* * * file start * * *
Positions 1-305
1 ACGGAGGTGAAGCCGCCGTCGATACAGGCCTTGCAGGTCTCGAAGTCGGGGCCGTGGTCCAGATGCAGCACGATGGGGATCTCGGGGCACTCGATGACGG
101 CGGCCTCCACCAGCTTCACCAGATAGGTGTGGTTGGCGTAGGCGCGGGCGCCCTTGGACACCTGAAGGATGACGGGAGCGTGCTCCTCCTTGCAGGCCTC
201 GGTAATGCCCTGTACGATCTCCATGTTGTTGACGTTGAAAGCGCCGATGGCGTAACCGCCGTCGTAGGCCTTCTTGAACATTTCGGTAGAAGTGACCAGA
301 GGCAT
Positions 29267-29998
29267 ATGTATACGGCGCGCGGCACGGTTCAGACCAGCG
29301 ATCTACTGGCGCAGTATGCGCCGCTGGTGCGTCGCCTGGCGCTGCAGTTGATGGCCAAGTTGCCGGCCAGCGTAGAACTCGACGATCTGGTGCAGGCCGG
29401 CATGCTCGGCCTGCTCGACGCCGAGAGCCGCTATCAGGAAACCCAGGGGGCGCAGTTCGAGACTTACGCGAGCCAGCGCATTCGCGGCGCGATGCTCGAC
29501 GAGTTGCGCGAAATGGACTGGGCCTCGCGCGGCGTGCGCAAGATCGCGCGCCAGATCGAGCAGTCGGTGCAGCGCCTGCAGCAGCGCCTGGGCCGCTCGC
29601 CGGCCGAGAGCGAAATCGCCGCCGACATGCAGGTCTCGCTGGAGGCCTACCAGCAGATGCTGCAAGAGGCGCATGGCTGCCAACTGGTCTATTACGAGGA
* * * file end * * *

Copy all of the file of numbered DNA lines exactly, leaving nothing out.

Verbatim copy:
Positions 1-305
1 ACGGAGGTGAAGCCGCCGTCGATACAGGCCTTGCAGGTCTCGAAGTCGGGGCCGTGGTCCAGATGCAGCACGATGGGGATCTCGGGGCACTCGATGACGG
101 CGGCCTCCACCAGCTTCACCAGATAGGTGTGGTTGGCGTAGGCGCGGGCGCCCTTGGACACCTGAAGGATGACGGGAGCGTGCTCCTCCTTGCAGGCCTC
201 GGTAATGCCCTGTACGATCTCCATGTTGTTGACGTTGAAAGCGCCGATGGCGTAACCGCCGTCGTAGGCCTTCTTGAACATTTCGGTAGAAGTGACCAGA
301 GGCAT
Positions 29267-29998
29267 ATGTATACGGCGCGCGGCACGGTTCAGACCAGCG
29301 ATCTACTGGCGCAGTATGCGCCGCTGGTGCGTCGCCTGGCGCTGCAGTTGATGGCCAAGTTGCCGGCCAGCGTAGAACTCGACGATCTGGTGCAGGCCGG
29401 CATGCTCGGCCTGCTCGACGCCGAGAGCCGCTATCAGGAAACCCAGGGGGCGCAGTTCGAGACTTACGCGAGCCAGCGCATTCGCGGCGCGATGCTCGAC
29501 GAGTTGCGCGAAATGGACTGGGCCTCGCGCGGCGTGCGCAAGATCGCGCGCCAGATCGAGCAGTCGGTGCAGCGCCTGCAGCAGCGCCTGGGCCGCTCGC
29601 CGGCCGAGAGCGAAATCGCCGCCGACATGCAGGTCTCGCTGGAGGCCTACCAGCAGATGCTGCAAGAGGCGCATGGCTGCCAACTGGTCTATTACGAGGA